There was no way that Donald Trump’s historic summit with North Korean leader Kim Jong Un would live up to the U.S. president’s hype.
As with most things Trump does, he puffed up the meeting with superlatives about how his negotiating skills would be able to wring concessions from North Korea that no other U.S. president has been able to accomplish in the nearly seven decades of hostilities between the two nations.
It will take a while to see who got the better of the meeting, and whether it leads to the complete nuclear disarmament of North Korea, the stated U.S. motive for the summit.
Early indications are that Kim got a lot of what he wanted, most notably the global recognition from sitting down face to face with the leader of the world’s most powerful nation. He also got Trump to suspend joint military exercises with South Korea, a concession that was reportedly made against the advice of Trump’s own foreign policy team.
For the U.S., the only concrete outcome is that the summit set the groundwork for more meetings on nuclear disarmament to come.
The president naively declared that “once you start the process (of denuclearization) it means it’s pretty much over.”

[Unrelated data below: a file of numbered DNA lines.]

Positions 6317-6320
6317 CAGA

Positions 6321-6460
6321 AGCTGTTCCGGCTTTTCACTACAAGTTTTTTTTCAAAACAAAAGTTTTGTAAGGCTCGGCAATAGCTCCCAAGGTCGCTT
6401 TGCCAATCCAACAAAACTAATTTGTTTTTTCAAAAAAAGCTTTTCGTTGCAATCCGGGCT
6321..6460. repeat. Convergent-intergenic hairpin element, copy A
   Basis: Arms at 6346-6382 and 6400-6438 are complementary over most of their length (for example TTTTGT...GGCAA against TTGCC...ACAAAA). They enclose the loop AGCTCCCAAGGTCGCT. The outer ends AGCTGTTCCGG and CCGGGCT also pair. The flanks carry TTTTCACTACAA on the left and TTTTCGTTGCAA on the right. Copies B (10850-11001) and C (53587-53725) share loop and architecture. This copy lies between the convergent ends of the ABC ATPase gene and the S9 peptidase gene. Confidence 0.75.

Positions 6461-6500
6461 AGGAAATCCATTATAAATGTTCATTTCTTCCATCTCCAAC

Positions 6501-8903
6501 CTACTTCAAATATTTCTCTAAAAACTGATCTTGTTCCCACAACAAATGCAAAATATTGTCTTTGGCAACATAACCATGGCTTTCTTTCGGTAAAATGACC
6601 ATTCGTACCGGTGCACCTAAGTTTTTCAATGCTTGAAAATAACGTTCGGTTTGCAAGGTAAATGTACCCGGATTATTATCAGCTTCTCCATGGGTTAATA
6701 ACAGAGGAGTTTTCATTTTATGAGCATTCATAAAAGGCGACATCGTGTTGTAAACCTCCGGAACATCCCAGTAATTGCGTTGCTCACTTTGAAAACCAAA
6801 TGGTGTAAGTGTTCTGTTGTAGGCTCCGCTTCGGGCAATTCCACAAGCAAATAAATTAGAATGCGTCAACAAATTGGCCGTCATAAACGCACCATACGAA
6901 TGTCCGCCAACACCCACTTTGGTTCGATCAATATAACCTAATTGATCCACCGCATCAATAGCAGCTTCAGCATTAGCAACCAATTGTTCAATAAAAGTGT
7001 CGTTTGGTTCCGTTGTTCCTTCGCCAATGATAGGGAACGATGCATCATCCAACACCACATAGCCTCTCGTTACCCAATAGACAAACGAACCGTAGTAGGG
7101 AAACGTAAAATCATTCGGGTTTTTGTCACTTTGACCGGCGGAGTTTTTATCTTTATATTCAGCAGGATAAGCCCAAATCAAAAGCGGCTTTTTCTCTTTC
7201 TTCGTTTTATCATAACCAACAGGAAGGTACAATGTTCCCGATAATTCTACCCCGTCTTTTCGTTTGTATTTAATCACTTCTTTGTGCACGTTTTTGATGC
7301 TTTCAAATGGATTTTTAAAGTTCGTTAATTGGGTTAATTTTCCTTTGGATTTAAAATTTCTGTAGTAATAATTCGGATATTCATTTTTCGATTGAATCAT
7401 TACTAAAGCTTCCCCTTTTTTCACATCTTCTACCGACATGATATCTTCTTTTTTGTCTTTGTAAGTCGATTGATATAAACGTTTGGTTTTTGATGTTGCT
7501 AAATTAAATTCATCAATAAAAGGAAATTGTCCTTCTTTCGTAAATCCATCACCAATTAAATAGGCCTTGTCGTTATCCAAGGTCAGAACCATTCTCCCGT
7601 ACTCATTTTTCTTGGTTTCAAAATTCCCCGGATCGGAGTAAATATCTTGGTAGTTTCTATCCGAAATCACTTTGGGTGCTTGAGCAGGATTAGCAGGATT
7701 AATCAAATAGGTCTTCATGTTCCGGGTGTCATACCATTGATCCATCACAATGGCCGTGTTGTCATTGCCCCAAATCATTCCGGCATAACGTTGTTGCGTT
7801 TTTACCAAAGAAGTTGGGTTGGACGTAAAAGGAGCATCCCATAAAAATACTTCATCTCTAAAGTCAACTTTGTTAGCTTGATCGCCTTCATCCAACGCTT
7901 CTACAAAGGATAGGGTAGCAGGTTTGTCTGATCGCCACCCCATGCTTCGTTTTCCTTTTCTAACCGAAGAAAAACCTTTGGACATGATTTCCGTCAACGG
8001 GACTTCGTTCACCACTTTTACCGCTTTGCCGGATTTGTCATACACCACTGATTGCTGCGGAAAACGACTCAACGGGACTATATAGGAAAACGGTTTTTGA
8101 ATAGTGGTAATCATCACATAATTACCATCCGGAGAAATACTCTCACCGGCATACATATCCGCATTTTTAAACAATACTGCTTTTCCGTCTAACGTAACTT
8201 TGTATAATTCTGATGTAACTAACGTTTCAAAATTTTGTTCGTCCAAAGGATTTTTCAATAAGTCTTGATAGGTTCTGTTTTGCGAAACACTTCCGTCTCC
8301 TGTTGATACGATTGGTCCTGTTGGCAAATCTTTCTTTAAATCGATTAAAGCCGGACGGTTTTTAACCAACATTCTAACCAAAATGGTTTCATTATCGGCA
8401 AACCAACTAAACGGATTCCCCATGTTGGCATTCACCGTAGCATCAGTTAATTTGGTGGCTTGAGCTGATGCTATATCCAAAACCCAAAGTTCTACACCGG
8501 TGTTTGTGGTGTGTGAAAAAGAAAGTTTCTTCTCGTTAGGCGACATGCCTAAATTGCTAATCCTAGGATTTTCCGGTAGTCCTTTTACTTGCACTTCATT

As previous administrations have learned when dealing with North Korea, the Asian nation is a master of “bait and switch” diplomacy, holding out the promise of nuclear disarmament in trying to wring concessions out of the West, only to change the terms and find trumped-up reasons to back away from previous promises.
The greatest leverage this nation has on North Korea is our economic sanctions, which Trump has promised to continue until there is real, verifiable progress on nuclear disarmament. North Korea has a crippled economy that has relied heavily on its main sponsor, China, but recently exports to China have dropped, pressuring North Korea to try to find other trading partners.
The bottom line America should take with North Korea is you can have nukes, or you can have a higher standard of living for your people, but you can’t have both.
In the past, North Korean leaders have always chosen military might over economic prosperity. Until they prove they are really prepared to change their focus and to stick with it for the long term, the U.S. had better proceed both cautiously and suspiciously.